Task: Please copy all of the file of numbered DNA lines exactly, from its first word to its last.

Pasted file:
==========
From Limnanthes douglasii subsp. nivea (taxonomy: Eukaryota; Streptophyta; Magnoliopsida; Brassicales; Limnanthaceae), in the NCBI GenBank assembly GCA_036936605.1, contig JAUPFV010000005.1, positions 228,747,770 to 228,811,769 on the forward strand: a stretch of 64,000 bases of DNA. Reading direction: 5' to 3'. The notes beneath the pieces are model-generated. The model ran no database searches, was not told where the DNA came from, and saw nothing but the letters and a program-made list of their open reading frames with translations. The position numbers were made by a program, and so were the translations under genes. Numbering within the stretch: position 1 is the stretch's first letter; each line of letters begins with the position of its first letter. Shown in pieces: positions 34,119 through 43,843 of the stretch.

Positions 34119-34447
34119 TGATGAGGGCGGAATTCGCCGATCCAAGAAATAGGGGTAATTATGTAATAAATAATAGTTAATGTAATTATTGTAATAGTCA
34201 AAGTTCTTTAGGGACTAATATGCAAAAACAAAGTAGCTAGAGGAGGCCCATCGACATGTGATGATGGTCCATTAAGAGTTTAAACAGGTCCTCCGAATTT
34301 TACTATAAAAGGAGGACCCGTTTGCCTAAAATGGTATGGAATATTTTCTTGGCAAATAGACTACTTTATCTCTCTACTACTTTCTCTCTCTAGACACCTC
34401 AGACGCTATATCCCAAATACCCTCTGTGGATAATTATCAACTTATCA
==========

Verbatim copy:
From Limnanthes douglasii subsp. nivea (taxonomy: Eukaryota; Streptophyta; Magnoliopsida; Brassicales; Limnanthaceae), in the NCBI GenBank assembly GCA_036936605.1, contig JAUPFV010000005.1, positions 228,747,770 to 228,811,769 on the forward strand: a stretch of 64,000 bases of DNA. Reading direction: 5' to 3'. The notes beneath the pieces are model-generated. The model ran no database searches, was not told where the DNA came from, and saw nothing but the letters and a program-made list of their open reading frames with translations. The position numbers were made by a program, and so were the translations under genes. Numbering within the stretch: position 1 is the stretch's first letter; each line of letters begins with the position of its first letter. Shown in pieces: positions 34,119 through 43,843 of the stretch.

Positions 34119-34447
34119 TGATGAGGGCGGAATTCGCCGATCCAAGAAATAGGGGTAATTATGTAATAAATAATAGTTAATGTAATTATTGTAATAGTCA
34201 AAGTTCTTTAGGGACTAATATGCAAAAACAAAGTAGCTAGAGGAGGCCCATCGACATGTGATGATGGTCCATTAAGAGTTTAAACAGGTCCTCCGAATTT
34301 TACTATAAAAGGAGGACCCGTTTGCCTAAAATGGTATGGAATATTTTCTTGGCAAATAGACTACTTTATCTCTCTACTACTTTCTCTCTCTAGACACCTC
34401 AGACGCTATATCCCAAATACCCTCTGTGGATAATTATCAACTTATCA